unrelated third party without sufficient exploration of the underlying factual
framework or available alternatives. 488 A.2d 585, 868-69 (Del. 1985).
The Van Gorkom decision sent shockwaves through the corporate community, threatened the wealth-producing risk-taking that the business judgment rule is intended to promote, and exacerbated a crisis in directors and officers insurance. The Delaware General Assembly promptly responded by enacting Section 102(b)(7) of the General Corporation Law, which permits corporations to include a provision in their charter limiting or eliminating directors’ liability for monetary damages for breaches of the fiduciary duty of care, but not breaches of the duty of loyalty or for “acts or omissions not in good faith or which involve intentional misconduct or a knowing violation of law.”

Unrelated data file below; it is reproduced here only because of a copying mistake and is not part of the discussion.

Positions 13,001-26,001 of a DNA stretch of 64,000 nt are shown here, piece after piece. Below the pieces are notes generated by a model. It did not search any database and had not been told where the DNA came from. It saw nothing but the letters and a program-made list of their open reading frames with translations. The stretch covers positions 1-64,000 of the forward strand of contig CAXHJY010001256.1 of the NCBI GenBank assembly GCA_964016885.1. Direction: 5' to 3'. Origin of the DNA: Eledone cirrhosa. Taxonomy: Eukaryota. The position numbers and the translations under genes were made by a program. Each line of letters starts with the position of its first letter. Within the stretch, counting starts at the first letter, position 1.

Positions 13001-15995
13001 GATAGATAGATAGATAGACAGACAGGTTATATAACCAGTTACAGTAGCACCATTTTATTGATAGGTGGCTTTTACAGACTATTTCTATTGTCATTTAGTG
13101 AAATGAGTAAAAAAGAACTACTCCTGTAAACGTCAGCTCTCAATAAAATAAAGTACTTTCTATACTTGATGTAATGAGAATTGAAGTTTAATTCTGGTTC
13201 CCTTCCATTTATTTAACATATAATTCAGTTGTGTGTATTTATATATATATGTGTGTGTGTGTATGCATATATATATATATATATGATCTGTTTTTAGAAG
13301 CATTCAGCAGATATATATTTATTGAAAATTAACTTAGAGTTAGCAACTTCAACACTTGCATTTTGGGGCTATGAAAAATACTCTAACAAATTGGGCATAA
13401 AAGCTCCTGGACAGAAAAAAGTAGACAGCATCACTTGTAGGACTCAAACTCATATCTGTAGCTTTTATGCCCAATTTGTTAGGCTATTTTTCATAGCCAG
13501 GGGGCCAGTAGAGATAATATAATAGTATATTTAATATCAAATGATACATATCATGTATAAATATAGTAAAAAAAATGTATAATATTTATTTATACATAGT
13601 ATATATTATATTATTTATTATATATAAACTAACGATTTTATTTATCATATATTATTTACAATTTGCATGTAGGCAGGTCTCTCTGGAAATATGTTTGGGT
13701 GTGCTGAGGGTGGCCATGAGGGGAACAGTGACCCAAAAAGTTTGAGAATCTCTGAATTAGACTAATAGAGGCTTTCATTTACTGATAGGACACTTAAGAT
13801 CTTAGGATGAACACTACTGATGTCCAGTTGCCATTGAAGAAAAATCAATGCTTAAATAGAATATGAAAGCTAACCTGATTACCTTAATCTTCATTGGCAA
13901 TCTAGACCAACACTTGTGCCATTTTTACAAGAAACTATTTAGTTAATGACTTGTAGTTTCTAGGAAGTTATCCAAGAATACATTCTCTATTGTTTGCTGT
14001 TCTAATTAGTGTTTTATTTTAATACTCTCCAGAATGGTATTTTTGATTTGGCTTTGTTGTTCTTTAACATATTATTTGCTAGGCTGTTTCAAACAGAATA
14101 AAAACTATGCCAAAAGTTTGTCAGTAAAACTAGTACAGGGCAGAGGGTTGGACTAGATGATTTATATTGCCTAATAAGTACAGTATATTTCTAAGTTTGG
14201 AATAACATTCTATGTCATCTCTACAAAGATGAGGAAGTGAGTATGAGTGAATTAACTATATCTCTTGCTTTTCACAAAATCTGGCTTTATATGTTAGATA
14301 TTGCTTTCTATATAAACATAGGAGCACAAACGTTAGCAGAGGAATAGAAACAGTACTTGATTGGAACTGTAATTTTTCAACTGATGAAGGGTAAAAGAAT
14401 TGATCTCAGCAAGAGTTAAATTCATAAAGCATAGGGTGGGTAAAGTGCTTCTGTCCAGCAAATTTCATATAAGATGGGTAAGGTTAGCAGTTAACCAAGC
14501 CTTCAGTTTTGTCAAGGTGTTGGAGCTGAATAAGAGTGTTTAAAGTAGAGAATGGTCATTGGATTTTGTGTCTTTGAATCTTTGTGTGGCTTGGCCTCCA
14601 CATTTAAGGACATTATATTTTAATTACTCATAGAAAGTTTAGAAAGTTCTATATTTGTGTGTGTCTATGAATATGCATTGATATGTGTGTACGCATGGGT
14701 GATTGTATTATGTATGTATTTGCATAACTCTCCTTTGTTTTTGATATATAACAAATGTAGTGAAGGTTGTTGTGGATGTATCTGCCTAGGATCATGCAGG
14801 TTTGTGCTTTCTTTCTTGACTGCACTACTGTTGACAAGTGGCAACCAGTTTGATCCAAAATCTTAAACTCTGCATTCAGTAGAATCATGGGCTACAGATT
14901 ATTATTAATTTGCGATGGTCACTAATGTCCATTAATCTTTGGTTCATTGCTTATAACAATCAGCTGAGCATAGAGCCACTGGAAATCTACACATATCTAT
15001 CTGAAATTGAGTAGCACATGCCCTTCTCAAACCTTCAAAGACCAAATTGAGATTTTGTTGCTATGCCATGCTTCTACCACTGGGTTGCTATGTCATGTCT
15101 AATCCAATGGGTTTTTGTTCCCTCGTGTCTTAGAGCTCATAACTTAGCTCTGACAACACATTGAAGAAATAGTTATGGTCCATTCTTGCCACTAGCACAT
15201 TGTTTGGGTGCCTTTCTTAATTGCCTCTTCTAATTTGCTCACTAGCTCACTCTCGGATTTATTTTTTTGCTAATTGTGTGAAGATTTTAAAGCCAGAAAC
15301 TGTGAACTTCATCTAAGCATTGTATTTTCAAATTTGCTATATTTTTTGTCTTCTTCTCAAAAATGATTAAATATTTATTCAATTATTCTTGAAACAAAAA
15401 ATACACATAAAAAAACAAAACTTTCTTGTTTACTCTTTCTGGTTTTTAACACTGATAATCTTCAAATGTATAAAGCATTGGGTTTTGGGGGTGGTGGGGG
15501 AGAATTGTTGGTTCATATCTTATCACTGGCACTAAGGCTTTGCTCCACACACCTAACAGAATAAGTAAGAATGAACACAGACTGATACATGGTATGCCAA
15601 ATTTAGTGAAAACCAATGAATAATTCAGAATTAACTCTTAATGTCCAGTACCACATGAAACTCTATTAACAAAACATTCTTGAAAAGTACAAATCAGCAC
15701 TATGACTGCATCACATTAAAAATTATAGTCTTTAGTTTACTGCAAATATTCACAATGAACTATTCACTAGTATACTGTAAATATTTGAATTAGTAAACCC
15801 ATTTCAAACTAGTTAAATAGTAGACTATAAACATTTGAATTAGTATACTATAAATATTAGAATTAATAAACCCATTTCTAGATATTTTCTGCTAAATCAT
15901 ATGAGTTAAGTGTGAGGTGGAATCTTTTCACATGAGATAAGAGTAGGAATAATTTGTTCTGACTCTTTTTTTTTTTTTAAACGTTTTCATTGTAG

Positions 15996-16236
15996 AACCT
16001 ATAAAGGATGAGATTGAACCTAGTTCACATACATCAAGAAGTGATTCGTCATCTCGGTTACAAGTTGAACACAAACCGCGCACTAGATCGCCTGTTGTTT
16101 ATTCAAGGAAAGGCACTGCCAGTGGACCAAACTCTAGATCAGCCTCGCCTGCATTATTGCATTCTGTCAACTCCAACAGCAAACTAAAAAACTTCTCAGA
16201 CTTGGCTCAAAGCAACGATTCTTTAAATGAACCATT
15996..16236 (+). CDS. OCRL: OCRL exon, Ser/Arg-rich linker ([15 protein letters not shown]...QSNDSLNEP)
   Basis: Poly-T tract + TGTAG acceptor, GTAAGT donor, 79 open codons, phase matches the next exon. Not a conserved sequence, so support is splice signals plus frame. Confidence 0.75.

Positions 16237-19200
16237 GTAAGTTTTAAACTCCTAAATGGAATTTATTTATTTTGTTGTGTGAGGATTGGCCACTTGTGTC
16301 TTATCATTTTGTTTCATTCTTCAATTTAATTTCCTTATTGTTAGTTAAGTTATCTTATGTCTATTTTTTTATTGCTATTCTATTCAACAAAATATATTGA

Following the enactment of Section 102(b)(7) and outside of the context of divided loyalties, changes in control, defensive measures, or transactions involving a controlling stockholder, directors again felt secure in knowing that they could engage in risk-taking that may, in hindsight, be viewed as “stupid” “egregious” or “irrational”, so long as a majority of the board was both disinterested and independent. See Aronson, 473 A.2d at 815 and In re Caremark Int’l Deriv. Litig., 698 A.2d 959 (Del. Ch. 1996); Gagliardi v. TriFoods Int’l Inc., 683 A.2d 1049, 1052 (Del. Ch. 1996).
At about the time of the Enron and WorldCom debacles, the Chancellor issued an opinion in the Ovitz/Walt Disney matter that many worried put directors of Delaware corporations in the cross-hairs for personal liability. In In re The Walt Disney Company Derivative Litigation, 825 A.2d 275 (Del. Ch. 2003) (“Disney